As the global economy appears to be bottoming out – at least in some parts of the world – questions still remain as to why so many people worldwide were blindsided by the severity of the crisis. Part of blame, it seems, may rest with the media.
According to a recent 52-nation online survey conducted by The Nielsen Company, the general consensus among consumers across much of the world is that the media did a poor job informing the public about the issues leading up to the current financial crisis.
In every region, except Latin America, the percent of people who agreed or strongly agreed that media coverage was inadequate outnumbered those who disagreed — by two-to-one.
Q: The news media did not do a good job of informing me of issues that led up to the global financial crisis
APIMEA – Asia Pacific, India, Middle East and Southern Africa
LA – Latin America
NA – North America
The two regions where consumers were most dissatisfied were Europe and North America. Not surprisingly, these were the areas hit hardest by the current economic crisis. GDP in Western Europe and North America were the lowest among all regions covered.
In North America, 51 percent agreed that coverage leading up to the crisis was inadequate compared to 20 percent who disagreed. In Europe, 48 percent agreed compared to 22 percent.
On the other hand, consumers in many Asia Pacific nations, where the impact of the economy hasn’t been as harsh, were generally less critical of the media.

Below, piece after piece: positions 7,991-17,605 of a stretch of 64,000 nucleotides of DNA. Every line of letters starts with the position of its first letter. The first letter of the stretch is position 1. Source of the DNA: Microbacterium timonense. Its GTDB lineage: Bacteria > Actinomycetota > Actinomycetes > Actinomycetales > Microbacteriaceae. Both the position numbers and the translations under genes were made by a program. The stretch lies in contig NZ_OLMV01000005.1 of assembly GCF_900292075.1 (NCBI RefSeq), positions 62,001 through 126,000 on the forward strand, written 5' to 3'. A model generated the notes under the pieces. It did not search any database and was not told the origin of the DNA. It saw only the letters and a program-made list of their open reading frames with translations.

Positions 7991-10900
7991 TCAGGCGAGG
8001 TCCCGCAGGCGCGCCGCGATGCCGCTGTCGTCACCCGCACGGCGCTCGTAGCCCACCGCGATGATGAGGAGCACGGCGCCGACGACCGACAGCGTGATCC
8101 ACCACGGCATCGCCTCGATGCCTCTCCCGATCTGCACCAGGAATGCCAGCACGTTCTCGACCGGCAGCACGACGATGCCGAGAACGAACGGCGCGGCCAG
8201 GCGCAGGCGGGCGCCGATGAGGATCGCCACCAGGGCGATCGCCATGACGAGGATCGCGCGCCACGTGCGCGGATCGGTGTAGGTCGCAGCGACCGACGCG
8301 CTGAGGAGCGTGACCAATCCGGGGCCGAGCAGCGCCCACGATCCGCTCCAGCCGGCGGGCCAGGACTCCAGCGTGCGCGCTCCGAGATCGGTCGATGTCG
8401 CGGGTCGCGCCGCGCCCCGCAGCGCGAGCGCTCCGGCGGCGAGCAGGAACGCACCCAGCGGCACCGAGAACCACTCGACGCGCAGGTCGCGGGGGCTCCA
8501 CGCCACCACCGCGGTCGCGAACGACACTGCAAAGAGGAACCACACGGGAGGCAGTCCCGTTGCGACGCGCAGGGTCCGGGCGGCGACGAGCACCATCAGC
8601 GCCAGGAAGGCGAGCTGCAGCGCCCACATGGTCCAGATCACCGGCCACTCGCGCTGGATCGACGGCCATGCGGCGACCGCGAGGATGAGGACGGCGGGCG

Discrepancies between nations also reflect varying levels of consumer confidence.
Although Nielsen’s broader survey of global consumer confidence reported a near-universal decline across the world’s population, expectations plummeted significantly in Russia, Hungary and Latvia. These were among the countries where media fared worst. Moreover, among the top five countries where consumers believed there was not enough coverage of the global crisis, four also are where media fared least well overall.
Attitudes about early media coverage were most positive, however, in the Philippines, Pakistan, Indonesia, Venezuela and India, all of which scored above the global average.
Factors that drove the failure to communicate were varied.
Some critics have argued that the financial media was too close to those it covered. What is more, the speed of negative events following the Lehman Brothers bankruptcy filing caught not only journalists by surprise, but also economists and government officials.
Yet it hasn’t been all bad news for the media. Globally, many of the 25,000-plus consumers polled between March 19 and April 2 believe their performance has improved over time. In much of the Asia Pacific region, the public thought the media was doing a good job in providing information about what the issues are and what governments are doing to address them. And in North America, 50 percent said the current media “is helping me to better understand what governments are doing to solve the problems.” This is almost a complete reversal from opinions about earlier coverage.